WHAT HAPPENS WHEN A DESIGNER IS ON DEADLINE? THANKS TO A BEAUTIFULLY EXECUTED TURNAROUND, BABY BLUES AND WHITES ABOUND IN STAMFORD.
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A lot can happen in two months: seasons change, jobs are gained or lost, people fall in love. For Greenwich-based designer Sandra Morgan, two months is the length of time that defined the tightest turnaround in her 20-year career.
The players: a couple looking to downsize from their large Georgian in Westport. They had raised their family there and had chosen this smaller Stamford home as their new East Coast base; they have another home in Palm Springs, near their adult children. They had seen Morgan's work on the Internet, and one rainy Saturday afternoon last year they visited Morgan's retail showroom, SM Home.
"I loved the way she mixed things—traditional with contemporary. I loved that everything was bright and airy," says the female homeowner, who had never worked with a professional designer before. She wanted a break from doing her residences herself—and she was taken with Morgan's Swedish-style furnishings with a modern twist, including Gustavian antiques and repros.
The challenge: moving into the house in 60 days. "One thing that helps designers all the time is when a client comes in with a book full of tear sheets with comments written on the them. The wife had that. I read all of them," says Morgan, who saw a strongly defined aesthetic emerge from the binder: Swedish-style painted furniture, lots of texture, modern pieces with aged finishes, lots of white and lots of blue.
"Sandy and I had very similar taste. Within a week of our first meeting, she already had fabrics and pictures of pieces. Basically, we almost did the house that afternoon!" the wife says, laughing. "My husband said, 'I never want to see green again!'" she adds, joking about how a green-and-white palette dominated their much larger previous home.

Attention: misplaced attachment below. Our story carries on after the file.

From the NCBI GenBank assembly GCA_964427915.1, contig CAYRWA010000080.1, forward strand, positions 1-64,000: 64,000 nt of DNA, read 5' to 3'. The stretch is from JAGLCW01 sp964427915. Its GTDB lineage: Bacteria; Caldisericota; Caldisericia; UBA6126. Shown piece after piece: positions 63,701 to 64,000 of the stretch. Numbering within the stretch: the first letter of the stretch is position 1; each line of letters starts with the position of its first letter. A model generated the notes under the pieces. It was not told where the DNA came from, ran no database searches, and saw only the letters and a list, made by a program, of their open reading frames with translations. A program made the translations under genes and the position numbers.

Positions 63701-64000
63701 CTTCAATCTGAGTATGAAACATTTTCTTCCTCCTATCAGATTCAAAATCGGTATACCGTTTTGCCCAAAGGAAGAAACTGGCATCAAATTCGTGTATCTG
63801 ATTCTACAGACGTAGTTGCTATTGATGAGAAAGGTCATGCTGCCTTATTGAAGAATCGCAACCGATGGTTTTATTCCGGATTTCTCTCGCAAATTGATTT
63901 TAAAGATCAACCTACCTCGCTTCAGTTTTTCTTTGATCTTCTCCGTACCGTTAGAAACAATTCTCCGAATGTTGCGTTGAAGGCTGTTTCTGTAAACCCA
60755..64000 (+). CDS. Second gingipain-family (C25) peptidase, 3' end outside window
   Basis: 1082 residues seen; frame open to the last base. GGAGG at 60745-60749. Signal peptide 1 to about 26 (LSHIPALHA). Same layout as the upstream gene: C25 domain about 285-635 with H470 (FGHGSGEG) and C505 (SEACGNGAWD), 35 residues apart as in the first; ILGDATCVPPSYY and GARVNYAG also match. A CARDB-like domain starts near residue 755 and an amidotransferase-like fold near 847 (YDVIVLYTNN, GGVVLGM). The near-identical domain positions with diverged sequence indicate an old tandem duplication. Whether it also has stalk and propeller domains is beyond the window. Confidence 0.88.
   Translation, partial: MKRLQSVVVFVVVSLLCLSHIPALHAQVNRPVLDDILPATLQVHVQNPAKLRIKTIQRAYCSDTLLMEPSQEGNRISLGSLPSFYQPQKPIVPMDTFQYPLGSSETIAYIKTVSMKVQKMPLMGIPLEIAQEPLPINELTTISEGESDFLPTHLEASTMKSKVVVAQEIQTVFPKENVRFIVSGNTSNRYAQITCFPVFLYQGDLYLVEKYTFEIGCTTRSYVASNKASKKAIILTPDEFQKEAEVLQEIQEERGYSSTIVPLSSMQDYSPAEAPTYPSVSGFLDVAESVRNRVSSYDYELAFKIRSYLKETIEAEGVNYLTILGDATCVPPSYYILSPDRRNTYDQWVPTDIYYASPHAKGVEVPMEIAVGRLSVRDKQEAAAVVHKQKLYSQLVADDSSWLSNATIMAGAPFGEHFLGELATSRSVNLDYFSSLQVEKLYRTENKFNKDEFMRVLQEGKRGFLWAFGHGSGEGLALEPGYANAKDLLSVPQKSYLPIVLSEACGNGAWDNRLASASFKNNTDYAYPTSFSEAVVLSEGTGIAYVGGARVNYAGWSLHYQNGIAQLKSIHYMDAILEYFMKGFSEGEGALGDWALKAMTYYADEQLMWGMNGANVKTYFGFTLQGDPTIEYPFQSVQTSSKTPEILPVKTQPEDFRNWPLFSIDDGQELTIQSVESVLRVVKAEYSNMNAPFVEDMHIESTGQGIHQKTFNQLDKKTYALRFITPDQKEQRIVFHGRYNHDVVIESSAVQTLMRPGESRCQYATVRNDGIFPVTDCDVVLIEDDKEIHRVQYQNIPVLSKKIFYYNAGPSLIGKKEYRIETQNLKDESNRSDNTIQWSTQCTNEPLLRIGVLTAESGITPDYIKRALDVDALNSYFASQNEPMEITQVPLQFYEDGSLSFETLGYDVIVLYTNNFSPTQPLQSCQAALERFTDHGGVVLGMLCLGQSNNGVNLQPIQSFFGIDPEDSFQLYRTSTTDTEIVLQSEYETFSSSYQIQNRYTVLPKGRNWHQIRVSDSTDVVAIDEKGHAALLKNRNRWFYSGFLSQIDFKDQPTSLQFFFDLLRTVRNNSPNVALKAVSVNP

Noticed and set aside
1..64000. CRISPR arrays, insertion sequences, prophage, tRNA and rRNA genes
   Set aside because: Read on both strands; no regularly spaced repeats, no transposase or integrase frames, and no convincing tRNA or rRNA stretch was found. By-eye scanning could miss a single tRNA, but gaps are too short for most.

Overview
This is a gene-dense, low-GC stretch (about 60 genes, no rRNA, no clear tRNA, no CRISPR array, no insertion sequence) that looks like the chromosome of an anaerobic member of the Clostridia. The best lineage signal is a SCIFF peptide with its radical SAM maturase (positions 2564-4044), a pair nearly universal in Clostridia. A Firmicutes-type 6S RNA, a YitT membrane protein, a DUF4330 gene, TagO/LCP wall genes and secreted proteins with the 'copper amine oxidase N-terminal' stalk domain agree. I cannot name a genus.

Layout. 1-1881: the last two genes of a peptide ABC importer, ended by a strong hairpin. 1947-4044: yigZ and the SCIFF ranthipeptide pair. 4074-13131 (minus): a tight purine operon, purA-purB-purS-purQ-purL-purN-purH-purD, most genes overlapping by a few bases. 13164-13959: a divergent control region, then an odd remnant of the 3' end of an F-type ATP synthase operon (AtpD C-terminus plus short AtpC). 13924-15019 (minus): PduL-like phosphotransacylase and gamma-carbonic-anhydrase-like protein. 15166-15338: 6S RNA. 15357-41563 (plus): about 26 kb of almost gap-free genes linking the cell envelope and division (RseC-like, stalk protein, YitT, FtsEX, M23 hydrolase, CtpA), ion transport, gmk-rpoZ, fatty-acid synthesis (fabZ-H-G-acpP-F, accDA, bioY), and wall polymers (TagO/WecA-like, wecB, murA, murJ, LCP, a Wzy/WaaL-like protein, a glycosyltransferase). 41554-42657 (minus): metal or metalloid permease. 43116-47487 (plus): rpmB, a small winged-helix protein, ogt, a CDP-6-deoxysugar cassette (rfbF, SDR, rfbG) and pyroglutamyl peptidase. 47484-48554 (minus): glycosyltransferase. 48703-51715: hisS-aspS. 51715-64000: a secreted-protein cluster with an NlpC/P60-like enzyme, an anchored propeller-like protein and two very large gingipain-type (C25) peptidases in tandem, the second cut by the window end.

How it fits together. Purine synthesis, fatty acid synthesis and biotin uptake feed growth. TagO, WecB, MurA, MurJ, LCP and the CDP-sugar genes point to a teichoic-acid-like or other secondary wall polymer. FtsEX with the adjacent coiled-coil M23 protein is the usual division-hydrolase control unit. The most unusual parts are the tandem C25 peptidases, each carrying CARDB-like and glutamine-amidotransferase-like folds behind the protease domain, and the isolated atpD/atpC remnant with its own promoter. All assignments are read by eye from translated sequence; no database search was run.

The 4,200-square-foot Shingle-style house needed to be dressed from head to toe; the owners had sold most of their furniture, bringing with them only a few large antique botanical prints, a couple of oil paintings and some accessories. "We wanted to include the Swedish color palette—varying themes on blues and whites and soft grays and pastels—and we wanted a fresh, young, uncluttered look, a comfortable place where every room would be inviting," Morgan says. "Nothing dark—everything clean and fresh."
Tactile elements such as linens, silks and sisals were selected to create hands-on spaces that can be formal on command. "I wanted this to be a house where we would be comfortable using every room," says the wife. Morgan opted for interesting texture over complicated pattern—look around carefully, and you're hard pressed to find a weave with more than two colors.
What Morgan calls the "geometry and clarity" of Swedish design allowed for flexibility: its clean lines with little ornamentation can be played as antique, modern, or both. "They loved the feeling of age and mellowness, and yet they wanted a fresh feel to their environment, almost like a modern traditionalism," Morgan explains. She points to the dining room, with pearlized white walls and a pearlized blue coffered ceiling. Below, there's a rusticated sideboard in a Swedish-style patina, as well as a glass-and-metal table of Morgan's design that unfolds between Restoration Hardware chairs. Adding to the mix is a dramatic black chandelier and a few botanical prints, all pieces carted along in the move. The effect is a little bit glam and a little bit traditional. "They loved weathered patinas, as far as finishes were concerned. And amid this comfy, textured backdrop, they wanted clarity and a little sparkle," Morgan says.
Morgan crowns the master bedroom, set on the first floor, as another favorite spot. (The house has three guest bedrooms upstairs.) "They said that they wanted their bedroom to feel like a fantastic suite in a great hotel," she says. "It's such a deliciously comfortable cocoon." Pale lavender walls envelope the blue-and-cream details, and soft Kravet draperies add to the plush setting. And where creature comforts are in question, Morgan gets the gold: The wife requested space where she could style her long, lovely hair. "She didn't want to be doing her hair when the steam shower was going," says Morgan. Now, two salon-like vanities—one in the master bathroom and another in the master bedroom—provide enviable storage and seating.
As for the husband, he sought a suitable place to hang out and watch sports. "He met me in New York, and we sat in so many sofas and chairs, it was like the Princess and the Pea—testing, testing, testing!" Morgan recalls. "We definitely had to make sure his comfort level was a 10." It is, thanks to a library with dark paneled bookshelves and silver-blue raffia walls. "I had the curtains up and the carpets laid and they could watch the football game in absolute comfort," Morgan says.
Now, nearly a year later, the owners look back fondly on the wizard-like transformation. "We do travel a bit, and one of the ways to test whether you like your house is when you come back from a trip, when you walk in and get your first impression all over again," the wife says. "I'm always very happy to come home."